More Than a Snapshot: A Visual History of Photo Wallets - Interview with Annebella Pollen

It's hard to believe that there was a time when digital photography didn't dominate the industry and every town and city had a photo lab where you would get your films processed. In the last thirty years this industry has shifted and changed dramatically and the way we produce and consume photography is almost unrecognizable compared to the pre-digital days. In this new book titled More Than a Snapshot, Professor of Visual and Material Culture Annebella Pollen takes a deeper look into her personal collection of photo wallets, those paper folded slips that held your precious printed photos when you picked them up from the lab.

Through documenting this vast archive of analogue ephemera spanning from 1900s right up until the 1990s Annebella shines a light on the changing technologies within the photography industry and highlights the cultural shifts and graphic design trends through the humble photo wallet. We talked to Annebella about the making of this new book and her ongoing interest in ephemera and bric-a-brac.

Images from More Than A Snapshot

Hello Annebella, please tell us about yourself.

Hello! I’m an author and an academic interested in visual and material culture, by which I mean the lives and afterlives of images and objects. Often this means old photographs but I am also interested in other history of art and design things, especially when they relate to popular culture and counterculture. I’ve written a few books on quite an eclectic range of things, from fashion history and nudism to snapshot photographs and the political uses of art.

Images from More Than A Snapshot

What got you interested in photo wallets?

I am a big second hand shopper. I love rummaging in junk shops, flea markets and car boot sales. I buy quite a few bits and bobs that interest me and that relate to photography somehow. This can include family albums, old advertising, graphic design and paper ephemera. Photo wallets sort of combine all these things!

I also have a partner who earns a living buying and selling bric-a-brac, and that can include clearing out people’s houses after they’ve died. He often finds old photographs there, usually still in the paper wallets they came in when the roll of film was first developed. I became interested in how many different designs there were, and that some were very beautiful. I also got interested in how they reflected the photographic tastes and expectations of their times, whether that was the 1930s or the 1980s. I started keeping a few, and the rest is history.

Images from More Than A Snapshot

What's your favorite piece in your collection and why?

My favorite example changes according to my mood. Photographs with women holding cameras always really appeal to me. Images of women were standard features for photo wallets from the 1910s, as simple-to-operate cameras and commercial printing and developing services were marketed heavily to women. Companies perceived women to be more interested in the emotional value of photos of their family and friends than technical matters in photography, which were perceived to be more suited to men.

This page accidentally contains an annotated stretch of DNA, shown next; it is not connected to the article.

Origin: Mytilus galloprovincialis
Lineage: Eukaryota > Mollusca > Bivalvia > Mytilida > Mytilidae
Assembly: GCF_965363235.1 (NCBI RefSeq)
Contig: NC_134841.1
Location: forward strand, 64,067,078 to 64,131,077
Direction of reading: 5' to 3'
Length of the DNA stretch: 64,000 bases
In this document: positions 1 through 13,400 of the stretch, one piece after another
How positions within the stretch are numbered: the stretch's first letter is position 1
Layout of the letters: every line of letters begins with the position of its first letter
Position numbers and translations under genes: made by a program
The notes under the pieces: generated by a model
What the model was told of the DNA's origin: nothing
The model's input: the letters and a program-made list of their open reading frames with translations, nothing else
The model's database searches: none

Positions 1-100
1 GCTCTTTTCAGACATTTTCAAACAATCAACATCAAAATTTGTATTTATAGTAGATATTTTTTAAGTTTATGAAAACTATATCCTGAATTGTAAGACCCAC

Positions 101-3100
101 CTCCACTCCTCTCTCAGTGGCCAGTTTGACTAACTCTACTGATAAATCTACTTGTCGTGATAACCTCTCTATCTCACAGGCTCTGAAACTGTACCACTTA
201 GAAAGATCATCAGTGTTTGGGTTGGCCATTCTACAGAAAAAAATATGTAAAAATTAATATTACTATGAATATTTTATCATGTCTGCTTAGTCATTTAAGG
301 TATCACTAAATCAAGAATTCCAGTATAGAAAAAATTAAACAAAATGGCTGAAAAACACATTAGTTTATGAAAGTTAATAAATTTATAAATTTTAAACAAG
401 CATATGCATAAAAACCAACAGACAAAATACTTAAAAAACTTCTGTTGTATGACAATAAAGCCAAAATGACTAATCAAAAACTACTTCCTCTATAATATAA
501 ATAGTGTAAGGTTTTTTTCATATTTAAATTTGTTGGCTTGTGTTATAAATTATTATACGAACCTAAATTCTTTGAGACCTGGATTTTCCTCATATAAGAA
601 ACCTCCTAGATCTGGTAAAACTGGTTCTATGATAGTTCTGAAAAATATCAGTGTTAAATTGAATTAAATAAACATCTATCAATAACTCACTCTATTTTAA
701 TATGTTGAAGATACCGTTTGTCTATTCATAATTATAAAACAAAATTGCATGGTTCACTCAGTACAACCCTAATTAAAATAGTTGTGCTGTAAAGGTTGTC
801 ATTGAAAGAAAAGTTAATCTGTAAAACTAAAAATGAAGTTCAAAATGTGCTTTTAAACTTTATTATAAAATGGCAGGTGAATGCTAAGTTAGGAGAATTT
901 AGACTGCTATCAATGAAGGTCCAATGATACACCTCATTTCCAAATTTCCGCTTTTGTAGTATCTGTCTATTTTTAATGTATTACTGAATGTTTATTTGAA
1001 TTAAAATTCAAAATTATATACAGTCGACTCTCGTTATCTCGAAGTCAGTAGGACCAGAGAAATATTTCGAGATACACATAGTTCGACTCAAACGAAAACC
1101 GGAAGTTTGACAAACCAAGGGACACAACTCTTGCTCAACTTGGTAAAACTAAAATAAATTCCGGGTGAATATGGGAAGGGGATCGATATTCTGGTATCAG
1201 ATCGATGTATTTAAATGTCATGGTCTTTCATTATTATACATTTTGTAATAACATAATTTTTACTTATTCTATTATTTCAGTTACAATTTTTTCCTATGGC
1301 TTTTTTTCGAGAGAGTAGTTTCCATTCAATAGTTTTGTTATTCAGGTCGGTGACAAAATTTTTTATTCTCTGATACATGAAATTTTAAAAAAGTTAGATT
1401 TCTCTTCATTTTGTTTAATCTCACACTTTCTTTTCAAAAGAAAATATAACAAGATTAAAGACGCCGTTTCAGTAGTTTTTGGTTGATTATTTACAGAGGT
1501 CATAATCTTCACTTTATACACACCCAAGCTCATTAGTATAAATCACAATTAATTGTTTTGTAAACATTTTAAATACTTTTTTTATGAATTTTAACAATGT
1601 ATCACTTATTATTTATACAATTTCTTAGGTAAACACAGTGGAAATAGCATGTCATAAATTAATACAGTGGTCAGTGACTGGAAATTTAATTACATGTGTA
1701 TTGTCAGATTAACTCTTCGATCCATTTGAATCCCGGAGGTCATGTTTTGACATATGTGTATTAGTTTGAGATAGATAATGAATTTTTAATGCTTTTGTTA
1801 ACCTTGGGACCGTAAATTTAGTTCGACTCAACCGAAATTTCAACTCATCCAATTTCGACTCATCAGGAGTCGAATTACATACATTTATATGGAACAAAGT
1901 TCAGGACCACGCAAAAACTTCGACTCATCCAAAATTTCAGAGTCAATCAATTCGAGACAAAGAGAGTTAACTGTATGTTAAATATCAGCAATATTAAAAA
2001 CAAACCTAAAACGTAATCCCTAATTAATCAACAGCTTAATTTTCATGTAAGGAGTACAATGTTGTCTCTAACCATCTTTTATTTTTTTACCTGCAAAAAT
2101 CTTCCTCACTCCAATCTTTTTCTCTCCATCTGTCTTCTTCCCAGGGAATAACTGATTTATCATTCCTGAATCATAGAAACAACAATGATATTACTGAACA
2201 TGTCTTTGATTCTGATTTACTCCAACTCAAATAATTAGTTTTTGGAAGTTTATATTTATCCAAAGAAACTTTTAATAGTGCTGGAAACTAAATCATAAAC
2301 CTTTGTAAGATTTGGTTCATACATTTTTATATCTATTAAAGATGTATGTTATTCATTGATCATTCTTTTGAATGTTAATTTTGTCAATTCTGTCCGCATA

I also like the photo wallets of the 1960s where the saturated color is turned up very brightly to show the potential of new color film. I have a wallet from the former high street chemist, Timothy Whites, where the colors are almost impossible. There’s a photograph of dog in a yellow scarf and a baby with laser beam-like blue eyes. Most cheap cameras and film in the period would not have produced this kind of dazzling brightness but it’s an appealing fantasy, like the staggeringly blue skies of a seaside postcard.

Images from More Than A Snapshot

What are your personal thoughts about photography? Do you ever shoot film or miss the days of film photography?

I’ve never been a hugely committed photographer in any format. I’m more interested in looking at other people’s photographs (I realize that that makes me sound like a voyeur). I really value the democratic qualities of photography and the way that family photographs, and photographs of loved ones, can take on an almost magical quality, especially when they are paper prints. Because old personal photographs are such invested items, I feel a huge warmth towards them and I find them hard to leave behind in secondhand markets, even when I don’t know the people in them. Although most of what I do with old photographs is write about them and collect them, I have been doing some more creative things in recent years, such as making cyanotypes using old negatives and stitching into old photographs.

My new research project is about children’s photography and I’ve been buying some old novelty kids’ cameras recently and matching them up with expired film stock, which has been really fun. I also just bought a secondhand film camera that is the same brand (Hanimex 110) as my very first camera, which I got when I was about ten. I’m planning on giving it to my ten year old neighbor to play with. I’m excited to see the results.

Images from More Than A Snapshot

Where next for your collection of ephemera?

I am trying not to add to it much now the book has come out, but I’m finding it hard to resist. Also people keep giving me juicy new examples now they know what I collect. I’d like to have an exhibition of the whole lot, which amounts to many, many hundreds of examples. They would look incredible laid out in a vast grid.

More Than a Snapshot: A Visual History of Photo Wallets by Annebella Pollen is published by Four Corners Books.

2023-08-23 #news #people #book #uk #four-corners #more-than-a-snapshot #photo-wallets #ehemera

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